Chrono Trigger Orchestral Arrangement
Chrono Trigger Orchestral Arrangement
Square Enix Music
September 4, 2019
Buy at CDJapan
Chrono Trigger Orchestral Arrangement is the first official orchestral album for the game, though there have been other official arrangement albums. It releases simultaneously with an equivalent album for Chrono Cross, and is available additionally as part of a box set, following the release pattern set by the NieR orchestral albums from the previous year. The arrangements are shorter form arrangements focusing on just one or two tracks, and even the coupled tracks keep the two halves very separate. The arrangements are thus kept very close to Yasunori Mitsuda’s originals, keeping what make the originals special but not bringing much new other than a sound upgrade.
The album begins with “Presentiment / Chrono Trigger“. From this first track, it is clear that the improvement in sound over the original is fairly significant, given the limitations of the SNES sound chip; it is a much more pronounced difference than with the Chrono Cross Orchestral Arrangement. The track doesn’t really have any surprises or new developments, as the instrumentation is kept fairly close to the original, even preserving the original clock ticking, but there are a few additional supporting lines added to fill out the sound of the track. The album continues in like fashion with “Morning Sunlight / Guardia Millennial Fair / Gato’s Song.” The first part reproduces the bird calls on strings for a neat atmospheric effect, and the solo melody sounds particularly nice here. It quickly gives away to the spritely “Guardia Millennial Fair” which is rendered rather beautifully, with the strings really bringing a nice texture to the track throughout. “Gato’s Song” also sounds quite good with its beefed up brass. Though its section is very short, it works as a closer to the tracks.
“Wind Scene / Frog’s Theme” is one of the more drastic improvements of the album, sticking to the original structures but really increasing the dynamic with added instruments that create a rousing climax in “Wind Scene”. It would have been lovely enough just sticking to the calm original’s mood, but the change here is very welcome. “Frog’s Theme” is more standard, though I felt there was perhaps an over-reliance on brass, and that the track would have benefitted from more dialogue between the different sections of the orchestra. I also felt that the tracks were a bit mismatched though, with the contrast between them being too strong. The same problem lies in “The Day the World Revived / Robo’s Theme”. The first half sticks closer to its minimal original, though the additional atmospheric textures of the orchestra are nice. The latter does a better job than “Frog’s Theme” did of filling out its arrangement and taking advantage of the full orchestra, even adding some countermelodies, but it is quite stark after the somber opening. Then there is “Brink of Time”, also reproducing its original but building up slightly in its second half. This change however isn’t quite sufficient to make the track feel like it’s actually going anywhere, and so it just fizzles out at the end.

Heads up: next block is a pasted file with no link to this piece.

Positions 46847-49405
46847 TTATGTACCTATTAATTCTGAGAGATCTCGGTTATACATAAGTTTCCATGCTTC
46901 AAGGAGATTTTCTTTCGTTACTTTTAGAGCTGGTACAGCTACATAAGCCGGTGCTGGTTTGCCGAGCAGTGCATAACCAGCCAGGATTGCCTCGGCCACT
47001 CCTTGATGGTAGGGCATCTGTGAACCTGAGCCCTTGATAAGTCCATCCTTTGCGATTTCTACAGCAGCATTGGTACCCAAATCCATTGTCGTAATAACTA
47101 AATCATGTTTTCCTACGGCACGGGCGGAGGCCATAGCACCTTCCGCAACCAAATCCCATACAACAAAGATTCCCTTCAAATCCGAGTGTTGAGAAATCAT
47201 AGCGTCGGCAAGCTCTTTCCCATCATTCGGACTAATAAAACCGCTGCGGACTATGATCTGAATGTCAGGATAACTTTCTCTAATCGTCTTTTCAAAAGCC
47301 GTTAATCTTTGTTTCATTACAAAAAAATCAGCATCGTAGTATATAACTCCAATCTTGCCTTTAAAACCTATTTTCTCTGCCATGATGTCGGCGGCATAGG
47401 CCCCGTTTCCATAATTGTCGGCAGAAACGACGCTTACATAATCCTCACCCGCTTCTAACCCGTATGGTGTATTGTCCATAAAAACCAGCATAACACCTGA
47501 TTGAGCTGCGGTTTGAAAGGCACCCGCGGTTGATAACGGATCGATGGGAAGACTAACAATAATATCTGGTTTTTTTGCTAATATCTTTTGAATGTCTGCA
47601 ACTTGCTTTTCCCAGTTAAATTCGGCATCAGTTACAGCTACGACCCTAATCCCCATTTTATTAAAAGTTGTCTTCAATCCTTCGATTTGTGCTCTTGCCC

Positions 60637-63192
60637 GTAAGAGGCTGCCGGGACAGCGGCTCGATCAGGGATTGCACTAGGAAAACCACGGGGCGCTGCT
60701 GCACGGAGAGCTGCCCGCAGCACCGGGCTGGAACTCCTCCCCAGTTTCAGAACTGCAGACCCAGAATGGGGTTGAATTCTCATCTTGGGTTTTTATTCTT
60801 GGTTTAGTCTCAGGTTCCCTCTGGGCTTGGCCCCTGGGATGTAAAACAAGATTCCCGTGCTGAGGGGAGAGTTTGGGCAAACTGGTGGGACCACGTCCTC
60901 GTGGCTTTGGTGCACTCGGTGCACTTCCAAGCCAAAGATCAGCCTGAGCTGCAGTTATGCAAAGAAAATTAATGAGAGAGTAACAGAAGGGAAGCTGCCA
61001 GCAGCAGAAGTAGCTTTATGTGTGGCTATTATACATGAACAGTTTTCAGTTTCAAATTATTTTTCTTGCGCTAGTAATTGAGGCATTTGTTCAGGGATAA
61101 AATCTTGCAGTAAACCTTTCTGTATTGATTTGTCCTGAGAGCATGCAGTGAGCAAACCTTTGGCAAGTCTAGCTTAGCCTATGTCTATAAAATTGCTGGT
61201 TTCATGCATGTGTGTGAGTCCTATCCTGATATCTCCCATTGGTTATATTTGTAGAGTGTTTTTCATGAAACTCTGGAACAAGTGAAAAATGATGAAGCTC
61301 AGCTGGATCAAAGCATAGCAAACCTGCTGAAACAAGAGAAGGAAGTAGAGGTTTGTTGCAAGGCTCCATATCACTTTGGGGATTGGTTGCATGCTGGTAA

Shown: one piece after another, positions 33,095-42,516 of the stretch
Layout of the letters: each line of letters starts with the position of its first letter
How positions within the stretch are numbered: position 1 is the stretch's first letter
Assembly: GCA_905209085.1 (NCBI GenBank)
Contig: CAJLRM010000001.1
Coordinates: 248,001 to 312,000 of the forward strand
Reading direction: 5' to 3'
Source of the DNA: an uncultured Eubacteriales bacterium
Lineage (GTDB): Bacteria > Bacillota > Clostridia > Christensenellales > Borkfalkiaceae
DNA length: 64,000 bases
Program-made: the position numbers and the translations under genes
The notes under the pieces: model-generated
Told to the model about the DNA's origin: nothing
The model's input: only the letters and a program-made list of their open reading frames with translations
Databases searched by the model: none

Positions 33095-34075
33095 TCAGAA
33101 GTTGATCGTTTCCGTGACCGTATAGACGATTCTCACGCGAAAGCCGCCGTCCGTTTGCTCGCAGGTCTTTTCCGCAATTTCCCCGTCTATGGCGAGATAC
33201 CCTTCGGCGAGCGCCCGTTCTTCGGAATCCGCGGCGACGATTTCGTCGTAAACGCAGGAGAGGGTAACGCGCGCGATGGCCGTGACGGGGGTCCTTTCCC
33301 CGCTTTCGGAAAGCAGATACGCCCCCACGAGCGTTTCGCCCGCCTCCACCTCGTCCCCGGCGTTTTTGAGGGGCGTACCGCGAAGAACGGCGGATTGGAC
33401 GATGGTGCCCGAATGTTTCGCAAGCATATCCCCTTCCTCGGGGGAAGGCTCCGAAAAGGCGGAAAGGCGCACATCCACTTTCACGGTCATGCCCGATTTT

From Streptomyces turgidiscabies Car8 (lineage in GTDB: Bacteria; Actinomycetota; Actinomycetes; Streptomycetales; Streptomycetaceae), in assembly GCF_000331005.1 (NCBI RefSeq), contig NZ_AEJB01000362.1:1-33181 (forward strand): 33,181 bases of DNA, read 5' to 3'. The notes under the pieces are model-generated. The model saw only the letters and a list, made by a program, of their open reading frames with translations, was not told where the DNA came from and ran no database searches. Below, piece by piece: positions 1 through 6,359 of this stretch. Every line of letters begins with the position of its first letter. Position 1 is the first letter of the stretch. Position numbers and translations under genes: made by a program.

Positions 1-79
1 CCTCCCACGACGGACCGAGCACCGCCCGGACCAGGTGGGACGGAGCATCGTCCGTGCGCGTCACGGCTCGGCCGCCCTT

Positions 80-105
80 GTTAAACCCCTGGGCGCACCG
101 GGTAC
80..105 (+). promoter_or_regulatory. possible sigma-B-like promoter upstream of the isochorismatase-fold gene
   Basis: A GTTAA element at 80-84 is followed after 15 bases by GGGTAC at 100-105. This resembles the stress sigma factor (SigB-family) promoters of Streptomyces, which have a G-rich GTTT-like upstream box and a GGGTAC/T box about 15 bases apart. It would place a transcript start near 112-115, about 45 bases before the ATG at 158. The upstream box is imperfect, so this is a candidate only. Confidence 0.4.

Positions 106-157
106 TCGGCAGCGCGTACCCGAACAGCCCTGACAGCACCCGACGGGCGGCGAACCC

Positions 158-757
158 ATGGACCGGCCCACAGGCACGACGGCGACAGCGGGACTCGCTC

The only enemy battle track of the album is “Magus’s Castle / Confusing Melody / Battle with Magus”. The first two portions of the track are merely atmospheric and quite sparse, so it doesn’t really mark a significant improvement over the originals. Given how empty they are, they go on for quite bit a longer than they need to before getting to “Battle with Magus” where things finally pick up. The battle sounds mostly fine, with minor additions to the arrangement to fill it out, but the main brass melody sounds awkward played basically staccato, and the repeated material could have used more to strengthen the climax.
The album shifts back to its subdued side with “Corridors of Time / Schala’s Theme”. Both halves lose their original percussion, making them feel even more melancholic, but this actually works quite well as the emotional aftermath of the battle that precedes it. Both tracks get a lovely blossoming of sound, but it’s a real shame there wasn’t more interplay between the two themes. The album ends with “Epilogue ~ To Good Friends,” though it’s a bit deceptive because it actually works in many other themes, resulting in what could easily work as a credits sequence, with key themes like “Frog’s Theme”, “Schala’s Theme”, and others making an appearance. Thankfully they at least are a bit different from their counterparts on the album; “Schala’s Theme” for example here recovers its percussion. There is even a bit of interaction between the different themes here, though it is rather short-lived. I’m ultimately a bit torn on how I feel about the track; the incorporation of these other important themes works well for the track and makes sense, yet given how short the album already is, I would have preferred to see other songs get arranged rather than retread over the prior arrangements.
In the end, the Chrono Trigger Orchestral Arrangement album is a pleasant but unambitious rendering of the standout tracks of the original soundtrack. The upgrade in sound over the originals is quite drastic for most tracks, and the arrangements are so faithful to the originals that they have no risk of alienating fans. Given that the other arrangement albums for Chrono Trigger are much more daring and experimental, perhaps it is nice that this one plays it so straight, almost as if it were a soundtrack for a remake of the game. But I still would have preferred to hear some expansions on the materials, for which there was ample room on the album given how short it is, being just thirty-eight minutes long. The short length means that the price of the physical album is quite high for its contents, though the digital version is more reasonable.
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Posted on January 22, 2020 by Tien Hoang. Last modified on January 22, 2020.